Dinner at Eatwell African Restaurant & Lounge. | Mike Prince/Eatwell African Restaurant & Lounge
Two cousins-turned-restaurant-owners are transporting their family recipes to Philly, where they believe “representation” is essential
In a part of the city that’s known more for touristy hotspots (from the Liberty Bell to numerous cheesesteak shops) and Jose Garces/Ellen Yin restaurateur domination (Amada, The Old Bar, Fork, High Street), a new Nigerian restaurant is shaking up Old City.
On Sunday, Eatwell African Restaurant & Lounge, a spacious 65-seat venue located at 106 Chestnut Street, opened its doors. The BYOB strives to integrate African soul food and longtime family recipes from Northern Nigeria. For cousins/owners chef Aisha Wahab and partner Stephen Oyelakin, coming to Philly meant expanding their business and the culinary palate of residents in the area.
“We have a lot of tourists around here, but there’s also little to no representation for African food in Old City,” Oyelakin says on why the pair was interested in their restaurant’s location. “We want the community to enjoy and get to know our food, but also learn about where we come from.”
Both Nigerian immigrants, Oyelakin and Wahab came to the United States to pursue various business opportunities on the East Coast. Prior to their grand Philly launch of Eatwell, the restaurant was previously located in Irvington, New Jersey as a very small takeout spot. Oyelakin says it took some persuasion to initially convince Wahab to reimagine the popular Jersey carryout venture as a full-service, dine-in restaurant in Philly — something he says she always wanted to do, but needed some encouragement.
“Aisha has always been interested in this industry since working in her mother’s restaurant as a teenager,” Oyelakin says. “After opening her shop in New Jersey, she always dreamt of owning a bigger restaurant.”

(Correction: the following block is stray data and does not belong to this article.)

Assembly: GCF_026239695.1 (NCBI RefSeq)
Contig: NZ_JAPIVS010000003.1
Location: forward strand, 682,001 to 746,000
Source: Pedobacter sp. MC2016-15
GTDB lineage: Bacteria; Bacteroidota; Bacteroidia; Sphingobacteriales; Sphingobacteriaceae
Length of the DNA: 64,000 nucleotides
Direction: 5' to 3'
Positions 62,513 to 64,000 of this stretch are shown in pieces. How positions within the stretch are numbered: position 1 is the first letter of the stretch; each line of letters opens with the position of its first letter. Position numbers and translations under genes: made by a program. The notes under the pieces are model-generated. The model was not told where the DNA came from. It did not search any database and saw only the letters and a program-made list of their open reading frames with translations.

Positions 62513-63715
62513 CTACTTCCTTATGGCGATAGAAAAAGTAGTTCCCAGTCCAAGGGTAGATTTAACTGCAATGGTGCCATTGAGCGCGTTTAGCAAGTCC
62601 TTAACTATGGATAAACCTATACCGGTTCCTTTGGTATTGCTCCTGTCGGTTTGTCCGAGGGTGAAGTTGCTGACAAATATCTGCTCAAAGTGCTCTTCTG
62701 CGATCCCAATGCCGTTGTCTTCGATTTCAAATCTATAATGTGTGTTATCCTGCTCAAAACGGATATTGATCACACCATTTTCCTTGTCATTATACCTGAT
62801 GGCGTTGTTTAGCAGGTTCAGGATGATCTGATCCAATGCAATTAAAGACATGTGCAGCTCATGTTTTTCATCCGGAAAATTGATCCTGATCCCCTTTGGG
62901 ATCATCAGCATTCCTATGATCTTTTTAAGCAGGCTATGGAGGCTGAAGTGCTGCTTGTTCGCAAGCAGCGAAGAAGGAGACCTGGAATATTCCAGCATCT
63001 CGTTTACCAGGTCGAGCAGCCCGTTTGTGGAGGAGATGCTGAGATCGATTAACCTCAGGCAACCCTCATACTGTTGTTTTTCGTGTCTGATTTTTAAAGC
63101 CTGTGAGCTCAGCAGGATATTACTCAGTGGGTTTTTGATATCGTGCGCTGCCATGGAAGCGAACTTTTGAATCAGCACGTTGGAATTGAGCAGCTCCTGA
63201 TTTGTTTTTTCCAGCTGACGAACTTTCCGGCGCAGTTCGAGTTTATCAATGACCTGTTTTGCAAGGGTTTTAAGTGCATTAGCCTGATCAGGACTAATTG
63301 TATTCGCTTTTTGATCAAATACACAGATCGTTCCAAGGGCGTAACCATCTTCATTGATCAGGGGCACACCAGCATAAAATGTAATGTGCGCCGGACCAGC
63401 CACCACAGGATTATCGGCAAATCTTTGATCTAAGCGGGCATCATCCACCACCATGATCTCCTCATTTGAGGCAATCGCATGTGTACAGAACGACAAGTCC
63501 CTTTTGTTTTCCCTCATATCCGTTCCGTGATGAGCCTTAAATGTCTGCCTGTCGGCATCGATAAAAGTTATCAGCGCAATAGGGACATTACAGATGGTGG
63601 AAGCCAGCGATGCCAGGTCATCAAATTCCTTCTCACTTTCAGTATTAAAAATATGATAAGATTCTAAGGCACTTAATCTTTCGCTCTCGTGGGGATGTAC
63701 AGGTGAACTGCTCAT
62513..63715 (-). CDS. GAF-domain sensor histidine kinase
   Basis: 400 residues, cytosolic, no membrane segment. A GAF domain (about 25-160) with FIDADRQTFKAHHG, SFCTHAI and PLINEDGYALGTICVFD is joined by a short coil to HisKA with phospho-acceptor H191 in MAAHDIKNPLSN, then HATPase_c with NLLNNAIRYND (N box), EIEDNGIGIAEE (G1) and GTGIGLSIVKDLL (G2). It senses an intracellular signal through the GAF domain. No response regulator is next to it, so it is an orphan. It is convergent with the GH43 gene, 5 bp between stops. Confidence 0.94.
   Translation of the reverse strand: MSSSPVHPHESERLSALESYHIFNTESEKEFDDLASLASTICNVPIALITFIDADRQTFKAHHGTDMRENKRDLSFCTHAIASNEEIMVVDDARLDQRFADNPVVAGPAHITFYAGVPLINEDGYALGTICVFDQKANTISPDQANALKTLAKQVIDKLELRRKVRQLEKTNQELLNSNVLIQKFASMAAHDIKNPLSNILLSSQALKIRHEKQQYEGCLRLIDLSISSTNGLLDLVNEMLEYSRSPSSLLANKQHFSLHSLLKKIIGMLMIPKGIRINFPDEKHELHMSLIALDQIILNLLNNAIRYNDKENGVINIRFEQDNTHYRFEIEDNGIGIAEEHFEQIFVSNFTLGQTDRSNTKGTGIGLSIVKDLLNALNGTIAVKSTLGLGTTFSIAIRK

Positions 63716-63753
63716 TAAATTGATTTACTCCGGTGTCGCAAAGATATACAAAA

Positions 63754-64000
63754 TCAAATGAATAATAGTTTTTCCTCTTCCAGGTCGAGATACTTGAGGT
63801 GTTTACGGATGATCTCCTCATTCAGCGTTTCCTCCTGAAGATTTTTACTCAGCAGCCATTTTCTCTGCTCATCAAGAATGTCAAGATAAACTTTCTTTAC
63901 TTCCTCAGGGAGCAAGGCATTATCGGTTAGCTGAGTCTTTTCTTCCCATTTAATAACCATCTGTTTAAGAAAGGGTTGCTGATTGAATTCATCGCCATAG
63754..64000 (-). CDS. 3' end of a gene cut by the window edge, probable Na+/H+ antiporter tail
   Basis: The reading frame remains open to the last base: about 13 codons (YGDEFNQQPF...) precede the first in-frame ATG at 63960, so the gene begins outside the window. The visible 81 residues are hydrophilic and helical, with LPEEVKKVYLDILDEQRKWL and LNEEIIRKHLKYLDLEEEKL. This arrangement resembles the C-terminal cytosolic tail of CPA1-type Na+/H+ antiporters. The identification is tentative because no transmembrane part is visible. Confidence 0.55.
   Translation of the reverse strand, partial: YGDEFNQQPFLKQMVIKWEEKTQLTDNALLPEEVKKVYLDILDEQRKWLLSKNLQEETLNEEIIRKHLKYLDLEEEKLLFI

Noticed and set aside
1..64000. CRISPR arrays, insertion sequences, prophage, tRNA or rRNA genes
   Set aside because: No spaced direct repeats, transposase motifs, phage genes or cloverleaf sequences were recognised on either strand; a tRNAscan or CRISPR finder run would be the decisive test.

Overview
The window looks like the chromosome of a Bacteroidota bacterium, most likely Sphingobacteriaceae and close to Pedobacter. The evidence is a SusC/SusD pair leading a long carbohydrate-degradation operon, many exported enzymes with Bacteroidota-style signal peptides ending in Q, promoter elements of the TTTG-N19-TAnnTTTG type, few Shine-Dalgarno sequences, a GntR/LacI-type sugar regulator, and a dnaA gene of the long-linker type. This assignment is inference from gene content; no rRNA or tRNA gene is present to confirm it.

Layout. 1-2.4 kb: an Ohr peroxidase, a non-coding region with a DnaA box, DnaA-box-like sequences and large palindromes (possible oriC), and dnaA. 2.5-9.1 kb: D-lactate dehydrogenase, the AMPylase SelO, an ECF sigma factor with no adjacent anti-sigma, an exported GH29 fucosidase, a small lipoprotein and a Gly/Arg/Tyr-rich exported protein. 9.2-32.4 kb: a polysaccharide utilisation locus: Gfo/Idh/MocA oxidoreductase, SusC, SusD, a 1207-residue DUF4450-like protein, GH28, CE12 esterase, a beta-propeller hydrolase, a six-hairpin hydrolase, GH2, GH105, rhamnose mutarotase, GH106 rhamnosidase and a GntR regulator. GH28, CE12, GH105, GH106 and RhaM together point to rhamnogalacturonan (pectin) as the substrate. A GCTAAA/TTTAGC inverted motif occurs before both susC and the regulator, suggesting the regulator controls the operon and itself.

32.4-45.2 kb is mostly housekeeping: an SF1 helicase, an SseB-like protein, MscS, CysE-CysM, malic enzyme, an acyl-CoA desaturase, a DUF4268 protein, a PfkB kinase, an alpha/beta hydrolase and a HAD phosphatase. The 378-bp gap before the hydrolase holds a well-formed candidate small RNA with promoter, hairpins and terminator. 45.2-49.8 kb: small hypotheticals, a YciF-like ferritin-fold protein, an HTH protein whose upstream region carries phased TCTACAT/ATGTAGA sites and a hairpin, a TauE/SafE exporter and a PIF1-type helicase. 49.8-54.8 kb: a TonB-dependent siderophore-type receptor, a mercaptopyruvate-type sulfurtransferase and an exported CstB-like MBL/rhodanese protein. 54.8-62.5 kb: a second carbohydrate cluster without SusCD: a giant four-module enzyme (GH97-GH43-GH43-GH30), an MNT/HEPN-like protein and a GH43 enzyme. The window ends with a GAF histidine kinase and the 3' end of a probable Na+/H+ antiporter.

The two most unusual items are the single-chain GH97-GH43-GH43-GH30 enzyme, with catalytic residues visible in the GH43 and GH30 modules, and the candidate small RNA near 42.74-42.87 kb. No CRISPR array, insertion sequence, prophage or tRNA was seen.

Eatwell’s menu is as expansive as the duo’s ambitions: inexpensive African snacks (priced from $4 to $6 ) that include chicken pies, a scotch egg, and chin-chin (seasoned fried pastry). Dinner entrees include asun (grilled goat meat with spices), peppered snail, giz-dodo (seasoned gizzards with fried plantains), asaro (yam porridge) and a variety of grilled and stewed fish dishes.
“We have several traditional dishes that you will not see at other restaurants in Philadelphia,” said Oyelakin, citing the restaurant’s “designer stew” (aka ayamase) served with white rice as an example. “Even the snacks, puff-puff aka deep fried dough and the meat pie, you’ll only see in Nigeria.”
Eatwell African Restaurant & Lounge is now open Mondays thru Thursdays from 12 p.m. to 10 p.m., and Saturdays and Sundays from 1 p.m. to 11 p.m. Large groups can reserve a private 25-seat dining room for parties and other social gatherings. Their website and social page will be released soon, but diners can now walk-in or make reservations by phone at (215) 964-9213.